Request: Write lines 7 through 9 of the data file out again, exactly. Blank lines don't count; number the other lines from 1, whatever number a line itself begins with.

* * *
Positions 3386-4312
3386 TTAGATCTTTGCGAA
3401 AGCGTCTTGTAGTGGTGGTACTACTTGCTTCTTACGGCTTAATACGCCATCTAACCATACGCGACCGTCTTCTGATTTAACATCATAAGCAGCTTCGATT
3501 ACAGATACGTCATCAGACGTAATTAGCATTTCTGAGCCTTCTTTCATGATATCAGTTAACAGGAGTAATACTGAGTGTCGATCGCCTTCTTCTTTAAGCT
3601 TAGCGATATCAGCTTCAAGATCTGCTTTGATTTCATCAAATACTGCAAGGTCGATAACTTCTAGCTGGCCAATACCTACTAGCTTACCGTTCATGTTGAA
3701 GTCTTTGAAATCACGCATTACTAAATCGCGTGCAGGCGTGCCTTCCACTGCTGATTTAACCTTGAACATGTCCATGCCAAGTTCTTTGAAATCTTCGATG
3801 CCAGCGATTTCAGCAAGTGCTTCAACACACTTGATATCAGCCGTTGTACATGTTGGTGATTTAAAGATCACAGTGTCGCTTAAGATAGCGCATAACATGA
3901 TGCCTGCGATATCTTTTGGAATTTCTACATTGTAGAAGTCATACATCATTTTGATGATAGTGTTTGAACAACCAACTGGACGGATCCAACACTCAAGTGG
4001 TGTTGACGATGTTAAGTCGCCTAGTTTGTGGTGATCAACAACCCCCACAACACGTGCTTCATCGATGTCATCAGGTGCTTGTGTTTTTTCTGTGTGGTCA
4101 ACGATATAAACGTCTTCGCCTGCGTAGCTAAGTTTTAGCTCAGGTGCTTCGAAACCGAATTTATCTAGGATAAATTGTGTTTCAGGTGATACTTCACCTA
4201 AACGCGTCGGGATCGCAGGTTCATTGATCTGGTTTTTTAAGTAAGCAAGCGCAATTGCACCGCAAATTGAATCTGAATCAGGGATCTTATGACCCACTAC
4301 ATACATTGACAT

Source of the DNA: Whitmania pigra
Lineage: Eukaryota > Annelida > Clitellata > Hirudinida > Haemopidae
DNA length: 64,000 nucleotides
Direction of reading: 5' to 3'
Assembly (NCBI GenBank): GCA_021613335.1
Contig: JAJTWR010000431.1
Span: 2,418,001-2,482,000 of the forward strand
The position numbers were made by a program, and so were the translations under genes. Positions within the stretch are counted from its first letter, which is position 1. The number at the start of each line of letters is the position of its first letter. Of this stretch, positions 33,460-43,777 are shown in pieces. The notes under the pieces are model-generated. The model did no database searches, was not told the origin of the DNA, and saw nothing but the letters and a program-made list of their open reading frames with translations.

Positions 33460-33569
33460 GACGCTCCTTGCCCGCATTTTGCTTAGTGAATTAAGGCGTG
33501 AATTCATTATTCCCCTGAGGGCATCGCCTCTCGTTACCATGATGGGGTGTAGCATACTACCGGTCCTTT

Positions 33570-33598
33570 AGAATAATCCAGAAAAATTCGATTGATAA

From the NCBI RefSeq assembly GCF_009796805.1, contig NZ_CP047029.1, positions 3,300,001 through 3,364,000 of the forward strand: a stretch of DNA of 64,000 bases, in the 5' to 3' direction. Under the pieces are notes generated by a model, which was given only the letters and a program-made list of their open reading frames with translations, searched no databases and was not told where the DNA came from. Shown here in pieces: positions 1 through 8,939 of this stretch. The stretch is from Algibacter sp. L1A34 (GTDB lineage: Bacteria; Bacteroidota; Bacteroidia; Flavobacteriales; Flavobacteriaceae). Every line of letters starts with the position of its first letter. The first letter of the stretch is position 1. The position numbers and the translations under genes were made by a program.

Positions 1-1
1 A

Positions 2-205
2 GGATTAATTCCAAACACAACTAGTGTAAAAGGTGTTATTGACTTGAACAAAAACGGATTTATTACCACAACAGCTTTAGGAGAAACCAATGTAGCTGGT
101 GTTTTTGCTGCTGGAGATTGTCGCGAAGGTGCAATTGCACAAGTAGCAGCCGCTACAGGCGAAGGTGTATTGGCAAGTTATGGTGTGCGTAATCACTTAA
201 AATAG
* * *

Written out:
3801 CCAGCGATTTCAGCAAGTGCTTCAACACACTTGATATCAGCCGTTGTACATGTTGGTGATTTAAAGATCACAGTGTCGCTTAAGATAGCGCATAACATGA
3901 TGCCTGCGATATCTTTTGGAATTTCTACATTGTAGAAGTCATACATCATTTTGATGATAGTGTTTGAACAACCAACTGGACGGATCCAACACTCAAGTGG
4001 TGTTGACGATGTTAAGTCGCCTAGTTTGTGGTGATCAACAACCCCCACAACACGTGCTTCATCGATGTCATCAGGTGCTTGTGTTTTTTCTGTGTGGTCA